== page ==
The Reber was a make of American automobile manufactured at Reading, Pennsylvania from 1902 until 1903. It was made by the Reber Manufacturing Company, founded in 1901 by James C. Reber.[1]

Reber Manufacturing Company
PredecessorAcme Manufacturing Company
Founded1901; 123 years ago (1901)
FounderJames C. Reber
Defunct1903; 121 years ago (1903)
Fatename change
SuccessorAcme Motor Car Company
HeadquartersReading, Pennsylvania,
Key people
James C. Reber, James Heaslet
1902 Reber Type IV Model A, Rear Entrance Tonneau

Background edit

James C Reber edit

Reber was admitted to Reading Boys High School in 1883 at the age of 15.[2] He became Secretary of the Young Men's Society of Christian Endeavour in 1886.[3] He was also Noble Chief of Fraternity Castle No 302 of Reading and in 1891 a Deacon of St Andrews Reformed Church.[4][5] In 1890 he was the traveling agent for hardware merchants Bard, Reber, and Co, his father's company.[6] He married Mary Uhrich in September 1891 and the couple lived at 1852 Mineral Springs Road.[7] In 1895 Reber was a timer at the Penn Wheelmen bicycle races.[8]

Acme Machine Company (bicycle manufacturers)^ edit

In February 1894 Reber's father James T Reber founded the Acme Machine Company with capital of $40,000 and was its President. Reber was appointed as its General Manager.[9] The company was set up in Court Street to make bicycles and cigar-making machinery.[10]

On 1 July 1899 the Reber's resigned their interest in Bard, Reber, and Co (which first became Bard, Schlott, and Co and then in 1902 Bard Hardware Co) to concentrate their effort on Acme. Acme was making bicycles at that time.[11] Later in the month Acme joined, along with 44 other firms, the American Bicycle Company.[12]

Reber Manufacturing Company edit

On 15 July 1901 Reber announced that he was retiring from the American Bicycle Company and was constructing an automobile manufacturing plant at Wyomissing, east of the Montello brick plant. He had already constructed and tested a prototype which he believed would be popular.[13]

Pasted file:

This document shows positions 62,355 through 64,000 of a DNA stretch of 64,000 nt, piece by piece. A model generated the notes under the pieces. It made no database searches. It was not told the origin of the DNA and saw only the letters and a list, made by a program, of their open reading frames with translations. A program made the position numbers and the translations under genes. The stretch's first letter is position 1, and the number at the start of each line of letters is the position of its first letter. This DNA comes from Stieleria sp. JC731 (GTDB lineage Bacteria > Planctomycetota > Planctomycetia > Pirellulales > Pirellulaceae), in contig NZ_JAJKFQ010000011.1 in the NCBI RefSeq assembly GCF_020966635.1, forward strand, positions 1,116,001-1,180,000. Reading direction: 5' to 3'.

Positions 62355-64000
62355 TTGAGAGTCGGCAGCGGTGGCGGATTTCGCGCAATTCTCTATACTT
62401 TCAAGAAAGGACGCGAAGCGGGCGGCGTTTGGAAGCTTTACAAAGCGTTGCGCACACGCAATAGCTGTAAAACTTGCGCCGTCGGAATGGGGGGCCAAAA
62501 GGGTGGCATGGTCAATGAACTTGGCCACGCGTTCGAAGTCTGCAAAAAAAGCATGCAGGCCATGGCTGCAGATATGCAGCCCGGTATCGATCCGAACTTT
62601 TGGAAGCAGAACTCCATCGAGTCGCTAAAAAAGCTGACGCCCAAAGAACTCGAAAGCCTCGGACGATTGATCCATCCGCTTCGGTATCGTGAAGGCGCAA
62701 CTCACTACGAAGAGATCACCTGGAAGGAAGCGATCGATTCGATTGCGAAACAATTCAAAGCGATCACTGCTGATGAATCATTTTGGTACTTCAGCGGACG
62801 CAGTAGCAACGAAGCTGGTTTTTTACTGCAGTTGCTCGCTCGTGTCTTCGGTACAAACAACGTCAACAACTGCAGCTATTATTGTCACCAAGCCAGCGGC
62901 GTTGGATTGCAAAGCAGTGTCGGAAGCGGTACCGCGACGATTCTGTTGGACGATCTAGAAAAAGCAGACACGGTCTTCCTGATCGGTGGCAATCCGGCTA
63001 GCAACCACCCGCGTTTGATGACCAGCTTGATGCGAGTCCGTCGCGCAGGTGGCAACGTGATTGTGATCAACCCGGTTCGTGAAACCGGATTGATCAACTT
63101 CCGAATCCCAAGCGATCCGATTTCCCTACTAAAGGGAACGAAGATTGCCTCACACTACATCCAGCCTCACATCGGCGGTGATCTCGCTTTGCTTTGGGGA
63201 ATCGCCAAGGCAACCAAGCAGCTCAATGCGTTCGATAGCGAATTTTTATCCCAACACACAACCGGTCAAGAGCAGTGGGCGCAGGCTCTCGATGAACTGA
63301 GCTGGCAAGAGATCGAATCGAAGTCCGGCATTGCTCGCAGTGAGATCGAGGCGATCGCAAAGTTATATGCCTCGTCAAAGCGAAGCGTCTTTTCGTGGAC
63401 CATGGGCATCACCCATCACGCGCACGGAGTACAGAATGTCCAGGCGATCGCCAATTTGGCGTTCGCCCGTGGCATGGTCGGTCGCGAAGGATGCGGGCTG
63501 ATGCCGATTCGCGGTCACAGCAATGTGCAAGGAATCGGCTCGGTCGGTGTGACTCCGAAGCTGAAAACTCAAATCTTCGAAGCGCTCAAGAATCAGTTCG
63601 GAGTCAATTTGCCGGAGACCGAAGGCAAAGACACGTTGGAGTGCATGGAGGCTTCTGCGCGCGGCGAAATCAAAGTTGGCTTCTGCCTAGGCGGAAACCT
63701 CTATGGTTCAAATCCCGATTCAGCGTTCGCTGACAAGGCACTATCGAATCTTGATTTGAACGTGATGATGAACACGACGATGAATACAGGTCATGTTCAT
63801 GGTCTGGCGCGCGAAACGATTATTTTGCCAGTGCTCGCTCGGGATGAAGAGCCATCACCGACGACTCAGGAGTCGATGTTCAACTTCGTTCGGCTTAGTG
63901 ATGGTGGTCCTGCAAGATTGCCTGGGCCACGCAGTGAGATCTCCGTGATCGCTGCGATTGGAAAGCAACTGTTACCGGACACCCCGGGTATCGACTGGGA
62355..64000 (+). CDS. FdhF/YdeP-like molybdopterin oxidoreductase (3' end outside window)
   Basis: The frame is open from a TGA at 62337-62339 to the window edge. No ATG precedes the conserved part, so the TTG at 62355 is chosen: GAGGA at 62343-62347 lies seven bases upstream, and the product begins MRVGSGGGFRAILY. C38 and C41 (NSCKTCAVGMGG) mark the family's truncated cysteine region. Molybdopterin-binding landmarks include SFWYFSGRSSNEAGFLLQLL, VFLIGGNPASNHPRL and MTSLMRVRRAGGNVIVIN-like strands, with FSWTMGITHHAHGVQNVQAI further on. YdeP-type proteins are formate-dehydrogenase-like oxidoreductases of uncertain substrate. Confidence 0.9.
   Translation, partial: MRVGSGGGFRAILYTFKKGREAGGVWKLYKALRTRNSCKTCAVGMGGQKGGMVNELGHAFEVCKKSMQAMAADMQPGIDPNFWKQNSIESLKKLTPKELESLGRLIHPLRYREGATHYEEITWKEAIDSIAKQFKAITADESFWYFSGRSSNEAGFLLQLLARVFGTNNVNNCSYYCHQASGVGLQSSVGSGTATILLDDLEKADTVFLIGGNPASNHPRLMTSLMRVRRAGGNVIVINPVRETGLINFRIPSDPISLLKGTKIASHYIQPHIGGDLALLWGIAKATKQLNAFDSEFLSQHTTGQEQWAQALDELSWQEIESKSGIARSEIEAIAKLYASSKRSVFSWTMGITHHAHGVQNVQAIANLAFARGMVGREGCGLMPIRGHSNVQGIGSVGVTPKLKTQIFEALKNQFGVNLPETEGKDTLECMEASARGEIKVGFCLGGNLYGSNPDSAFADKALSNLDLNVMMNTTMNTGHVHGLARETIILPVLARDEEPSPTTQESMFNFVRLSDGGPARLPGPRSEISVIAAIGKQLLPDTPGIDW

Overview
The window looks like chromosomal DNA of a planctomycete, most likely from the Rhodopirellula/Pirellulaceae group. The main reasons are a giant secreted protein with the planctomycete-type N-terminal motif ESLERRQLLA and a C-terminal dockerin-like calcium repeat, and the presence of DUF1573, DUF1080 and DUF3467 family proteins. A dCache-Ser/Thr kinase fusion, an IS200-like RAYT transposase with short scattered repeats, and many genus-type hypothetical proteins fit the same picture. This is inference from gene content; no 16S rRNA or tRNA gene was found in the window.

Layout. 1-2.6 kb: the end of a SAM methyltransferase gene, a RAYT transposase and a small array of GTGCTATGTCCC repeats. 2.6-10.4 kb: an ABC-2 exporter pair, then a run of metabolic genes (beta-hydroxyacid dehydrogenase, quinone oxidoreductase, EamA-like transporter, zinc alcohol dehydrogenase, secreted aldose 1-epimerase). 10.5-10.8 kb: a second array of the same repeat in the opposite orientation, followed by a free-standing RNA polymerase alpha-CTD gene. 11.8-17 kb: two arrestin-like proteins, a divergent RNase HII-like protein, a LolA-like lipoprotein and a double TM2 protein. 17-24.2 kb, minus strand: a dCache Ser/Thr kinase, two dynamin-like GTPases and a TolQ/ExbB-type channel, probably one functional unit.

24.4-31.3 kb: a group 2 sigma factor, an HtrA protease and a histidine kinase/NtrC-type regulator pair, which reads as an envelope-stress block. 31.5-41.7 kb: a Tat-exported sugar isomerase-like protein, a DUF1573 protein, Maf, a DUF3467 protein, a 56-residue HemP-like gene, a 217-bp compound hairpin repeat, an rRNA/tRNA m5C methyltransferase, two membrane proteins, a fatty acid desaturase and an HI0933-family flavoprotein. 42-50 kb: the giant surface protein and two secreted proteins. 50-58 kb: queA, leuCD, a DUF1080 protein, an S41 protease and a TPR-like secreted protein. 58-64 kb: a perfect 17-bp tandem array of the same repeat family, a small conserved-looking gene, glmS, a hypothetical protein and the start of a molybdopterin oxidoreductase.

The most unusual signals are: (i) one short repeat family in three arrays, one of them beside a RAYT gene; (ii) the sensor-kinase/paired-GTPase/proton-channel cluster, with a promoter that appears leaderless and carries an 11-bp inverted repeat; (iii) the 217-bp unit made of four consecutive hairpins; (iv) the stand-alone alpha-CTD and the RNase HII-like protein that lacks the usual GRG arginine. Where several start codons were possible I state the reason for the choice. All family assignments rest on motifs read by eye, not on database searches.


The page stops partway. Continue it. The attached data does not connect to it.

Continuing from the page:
Reber Manufacturing Company made a number of experimental models. One of the earliest is held in the Reynolds-Alberta Museum, Canada. In 1902 James Reber hired engineer James Heaslet from Autocar to help him design a 'French type" automobile.[1] The result was the Reber Type IV Model A tonneau, powered by a vertical-twin engine from 1902 to 1903. This car was the crossover model with Acme. Reber's transmission was said to be used by Henry Ford in his first car.[14]

In June 1903 Reber acquired the old Acme Machine Company's bicycle factory on the corner of Eighth and Elm Streets, Reading for $47,000 at a receivership auction of the American Bicycle Company. Reber stated that he was going to use the factory to manufacture automobiles under the Reber Manufacturing Company name.[15] With the purchase of this site Reber also announced that Reber Manufacturing was changing its name to the Acme Motor Car Company.[16]

in 1903 James Reber hired Victor Jakob from Daimler in Germany to develop a new car that would become the 1904 Type V Acme.[1]

The Reber Manufacturing Company of Pottsville is a later company.

Advertisements edit

See also edit

References edit

  1. ^ a b c Kimes, Beverly Rae; Clark Jr., Henry Austin (1996). Standard Catalog of American Cars 1805-1942 (3rd ed.). Krause Publications. ISBN 978-0-87341-428-9.
  2. ^ "The Boys High School". Reading Times. June 28, 1883. p. 1. Retrieved June 11, 2015 – via  
  3. ^ "Christian work among young men". Reading Times. October 12, 1886. p. 1. Retrieved June 11, 2015 – via  
  4. ^ "Fraternity Castle's officers". Reading Times. March 20, 1891. p. 1. Retrieved June 11, 2015 – via  
  5. ^ "St Andrews Reformed Church organised". Reading Times. January 30, 1891. p. 1. Retrieved June 11, 2015 – via  
  6. ^ "West Leesport". Reading Times. May 8, 1890. p. 3. Retrieved June 11, 2015 – via  
  7. ^ "The Reber-Uhrich wedding". Reading Times. September 21, 1892. p. 3. Retrieved June 11, 2015 – via  
  8. ^ "Todays big event". Reading Times. September 19, 1895. p. 1. Retrieved June 11, 2015 – via  
  9. ^ "New business enterprises". Reading Times. February 17, 1894. p. 1. Retrieved June 11, 2015 – via  
  10. ^ "New Reading Companies chartered". Reading Times. February 9, 1894. p. 1. Retrieved June 11, 2015 – via  
  11. ^ "New hardware firm". Reading Times. July 3, 1899. p. 1. Retrieved June 11, 2015 – via  
  12. ^ "Bicycle Trust formed". New York Times. July 19, 1899. p. 7. Retrieved June 11, 2015 – via  
  13. ^ "Business notes". Reading Times. July 15, 1901. p. 3. Retrieved June 11, 2015 – via  
  14. ^ The Reber automobile, retrieved 11 June 2015 - a better source is needed though
  15. ^ "A quick sale". Reading Times. June 11, 1903. p. 3. Retrieved June 11, 2015 – via  
  16. ^ "Acme Motor Car Company". Reading Times. June 12, 1903. p. 5. Retrieved June 11, 2015 – via